If the pay is consistently low Clients can also cost you money if the pay is low,(or lower than you are willing to accept) because even though it may be steady work, it’s taking time away from you being able to find higher paying clients. I was in this situation for too long and had to really step out of my comfort zone and start doing the legwork necessary—research and pitching—to find better clients and it paid off.

If the work isn’t what you expected. With some clients the work may start out well and then take a turn in a direction you didn’t expect, and don’t like. I had a client who wanted me to write articles that really made me uncomfortable, and I didn’t like that he was asking for more than we’d originally agreed upon, but was not willing to pay a higher fee. If it doesn’t feel right, it likely is going to get worse rather than better, so it’s time to let go.

Sometimes it’s the client that lets you go, which isn’t fun, but it happens and you have to learn to bounce back and move on. As another friend, writer Suzanne Boles says, “Let rejection fuel you.”  Suzanne’s advice is to turn being rejected by a client into something positive by letting it energize you into working harder and finding even better clients.

Travel writer Roy Stevenson, a member of The Freelance Writers’ Connection, had a post on his blog, Pitch, Travel, Write that dealt with The bright side of rejection letters. It’s good to know that others have dealt with this and found a positive way out.

I regularly read the posts on the site The Write Life, and I thought this post fit here: There are some great tips on how to cope when a writing client dumps you.

I’ve been dumped a few times, and it was nice to know that it usually wasn’t my work the client didn’t like, but their business that was going in a different direction, and they no longer needed my services. I’ve had very nice recommendations from them that I can use to find other clients. Of course there have been clients who weren’t happy with what I wrote, but even though I didn’t meet their expectations, I sometimes got paid for the time I’d put in because they recognized that I’d made my best effort.

The bottom line is that sometimes you’ll get dumped by a client and sometimes you have to be the one who dumps the client. Either way, know that everything will work out in the end, and you’ll get the clients who you want—and who want you.

Have you ever had to end a client relationship, or been dumped by a client? How did you deal with it?

Dealing with clients is simple—and it’s not

I am the co-moderator of The Freelance Writers Connection on LinkedIn, and this month we are discussing “Dealing With Clients.” I posted an email to the group about this and am adding some other thoughts here. I’d love to hear your thoughts. 

Dealing with clients really comes down to three things:

  • Getting clients 
  • Keeping those clients
  • Getting more clients

Everything you do—and don’t do—will affect those three things. There are, of course, many things to consider to keep those three things going.

In her article, 5 Reasons Clients Won’t Work with Freelancers (And How to Fix Them) Raubi Marie Pirelli, owner of Simply Stated Media, outlines some common mistakes and how to avoid them to increase your roster of clients.

So, once you have the work, what then? How do you keep those clients and keep them happy? You need to remember the 80/20 rule. That’s an old adage of business: that 80 percent of your work will likely come from 20 percent of your clients. The odds may not be quite that cut and dried, but you will get a lot of work from repeat clients and new clients referred to you by your satisfied clients. So keep them happy.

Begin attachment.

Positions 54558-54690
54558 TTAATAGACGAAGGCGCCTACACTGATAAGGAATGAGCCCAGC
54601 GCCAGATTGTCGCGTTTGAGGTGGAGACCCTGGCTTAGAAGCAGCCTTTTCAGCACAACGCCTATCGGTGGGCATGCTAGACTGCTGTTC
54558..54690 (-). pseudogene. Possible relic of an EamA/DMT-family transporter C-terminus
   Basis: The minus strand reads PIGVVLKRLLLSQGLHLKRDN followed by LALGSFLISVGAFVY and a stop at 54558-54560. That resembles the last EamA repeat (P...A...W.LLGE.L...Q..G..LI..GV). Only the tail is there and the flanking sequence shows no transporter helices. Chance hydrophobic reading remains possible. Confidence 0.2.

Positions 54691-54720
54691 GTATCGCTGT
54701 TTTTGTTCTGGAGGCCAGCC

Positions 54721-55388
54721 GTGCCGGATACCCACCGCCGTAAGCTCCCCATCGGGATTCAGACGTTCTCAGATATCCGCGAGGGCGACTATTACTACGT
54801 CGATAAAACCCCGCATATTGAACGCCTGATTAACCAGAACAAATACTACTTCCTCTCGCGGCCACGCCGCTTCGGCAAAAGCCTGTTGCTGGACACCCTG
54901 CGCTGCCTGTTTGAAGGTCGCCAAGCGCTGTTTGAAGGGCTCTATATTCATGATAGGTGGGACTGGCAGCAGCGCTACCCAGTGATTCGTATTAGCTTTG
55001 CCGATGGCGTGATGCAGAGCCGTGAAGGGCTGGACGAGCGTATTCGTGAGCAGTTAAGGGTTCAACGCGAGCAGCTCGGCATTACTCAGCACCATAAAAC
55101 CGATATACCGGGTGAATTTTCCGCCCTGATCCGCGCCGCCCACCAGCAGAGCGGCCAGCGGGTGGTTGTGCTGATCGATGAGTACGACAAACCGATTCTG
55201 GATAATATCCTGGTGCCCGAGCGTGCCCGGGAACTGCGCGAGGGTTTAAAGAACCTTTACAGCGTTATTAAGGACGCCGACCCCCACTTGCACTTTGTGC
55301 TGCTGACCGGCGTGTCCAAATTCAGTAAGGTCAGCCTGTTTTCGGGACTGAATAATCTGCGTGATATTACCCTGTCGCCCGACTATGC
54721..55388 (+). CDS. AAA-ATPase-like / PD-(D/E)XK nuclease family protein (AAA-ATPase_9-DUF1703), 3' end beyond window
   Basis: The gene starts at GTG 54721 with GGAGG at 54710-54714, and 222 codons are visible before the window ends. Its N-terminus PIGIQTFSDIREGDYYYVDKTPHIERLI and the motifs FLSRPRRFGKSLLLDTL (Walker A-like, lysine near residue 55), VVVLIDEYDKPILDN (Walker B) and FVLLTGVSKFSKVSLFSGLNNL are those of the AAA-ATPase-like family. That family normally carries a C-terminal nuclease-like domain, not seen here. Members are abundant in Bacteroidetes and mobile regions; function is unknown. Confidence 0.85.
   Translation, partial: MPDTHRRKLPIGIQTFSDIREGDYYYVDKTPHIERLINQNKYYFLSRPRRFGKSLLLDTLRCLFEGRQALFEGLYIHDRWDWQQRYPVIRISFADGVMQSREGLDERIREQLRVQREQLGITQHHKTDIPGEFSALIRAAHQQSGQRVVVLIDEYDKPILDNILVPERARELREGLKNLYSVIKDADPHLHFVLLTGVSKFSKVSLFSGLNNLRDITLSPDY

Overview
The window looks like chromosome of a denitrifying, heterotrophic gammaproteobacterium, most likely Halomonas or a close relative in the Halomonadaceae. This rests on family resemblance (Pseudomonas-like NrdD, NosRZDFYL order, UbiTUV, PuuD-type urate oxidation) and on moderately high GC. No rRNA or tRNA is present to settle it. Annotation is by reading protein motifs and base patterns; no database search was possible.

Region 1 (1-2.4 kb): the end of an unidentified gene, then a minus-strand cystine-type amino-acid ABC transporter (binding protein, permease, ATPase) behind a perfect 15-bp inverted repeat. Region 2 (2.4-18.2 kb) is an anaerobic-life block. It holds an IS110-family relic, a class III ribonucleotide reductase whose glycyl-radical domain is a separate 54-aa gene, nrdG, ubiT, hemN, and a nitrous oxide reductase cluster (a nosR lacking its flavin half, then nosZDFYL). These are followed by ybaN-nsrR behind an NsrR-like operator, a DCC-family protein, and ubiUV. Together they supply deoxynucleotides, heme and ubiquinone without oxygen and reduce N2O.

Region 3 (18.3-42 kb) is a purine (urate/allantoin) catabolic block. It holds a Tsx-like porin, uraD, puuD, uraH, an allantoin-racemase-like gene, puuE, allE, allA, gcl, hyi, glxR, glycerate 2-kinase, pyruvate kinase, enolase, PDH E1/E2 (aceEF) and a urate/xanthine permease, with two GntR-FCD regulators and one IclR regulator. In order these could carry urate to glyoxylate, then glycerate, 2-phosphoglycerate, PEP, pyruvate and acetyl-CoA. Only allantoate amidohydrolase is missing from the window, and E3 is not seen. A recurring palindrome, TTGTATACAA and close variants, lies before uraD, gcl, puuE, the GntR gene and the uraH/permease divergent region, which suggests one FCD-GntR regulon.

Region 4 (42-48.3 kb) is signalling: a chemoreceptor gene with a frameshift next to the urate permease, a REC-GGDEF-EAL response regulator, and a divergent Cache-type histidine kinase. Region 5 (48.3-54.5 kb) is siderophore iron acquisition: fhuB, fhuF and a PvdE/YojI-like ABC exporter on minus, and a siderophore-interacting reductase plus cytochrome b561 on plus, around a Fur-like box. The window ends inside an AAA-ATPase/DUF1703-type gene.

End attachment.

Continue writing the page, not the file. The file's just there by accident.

Do a little extra  If you are writing an article, offer to source images. This will especially impress editors who may not have an extra budget for photographs, but you may be able to negotiate a little extra if you’re taking the photos. Travel writer and editor James Durston tells you in this article from his new blog, Travel Write Earn  why editors really appreciate you sourcing your own images.

Don’t be a clock watcher  If you quote your client a fee based on your hourly rate, keep track of your time, but don’t count every minute. It may take you an hour and 15 minutes to complete a task. Let them know it took a bit longer, but don’t charge for those extra minutes. Your client will recognize that you are willing to do a bit more, and that will keep them as clients. Happy clients bring you more work.

Stick to your schedule    Complete the project on time or even slightly ahead of deadline. Filing your story or handing in your project on time will keep you top of mind for future projects.

Respect your client’s process  You may not like that it’s “pay on publication” or “pay after 60 days”, but if that’s your client’s process, then you have to accept it. If you can’t, find other clients.

Keep in touch  Keeping in touch with a client, just to say “hi” once in a while, without pitching a specific idea will help keep you in your client’s mind. Arrange a coffee or lunch meeting, (which you offer to pay for) will let you know the client as a person, not just a client, and, more importantly, let them know you as a person, not just a writer/supplier.

There is a lot more than could be said here, but you get the gist. Find your clients, keep them happy, and they’ll keep coming back to you for more work.

What’s your “go to” tactic for getting clients and keeping them happy? Join the conversation and come back next week for dealing with rejection—it happens to the best of us.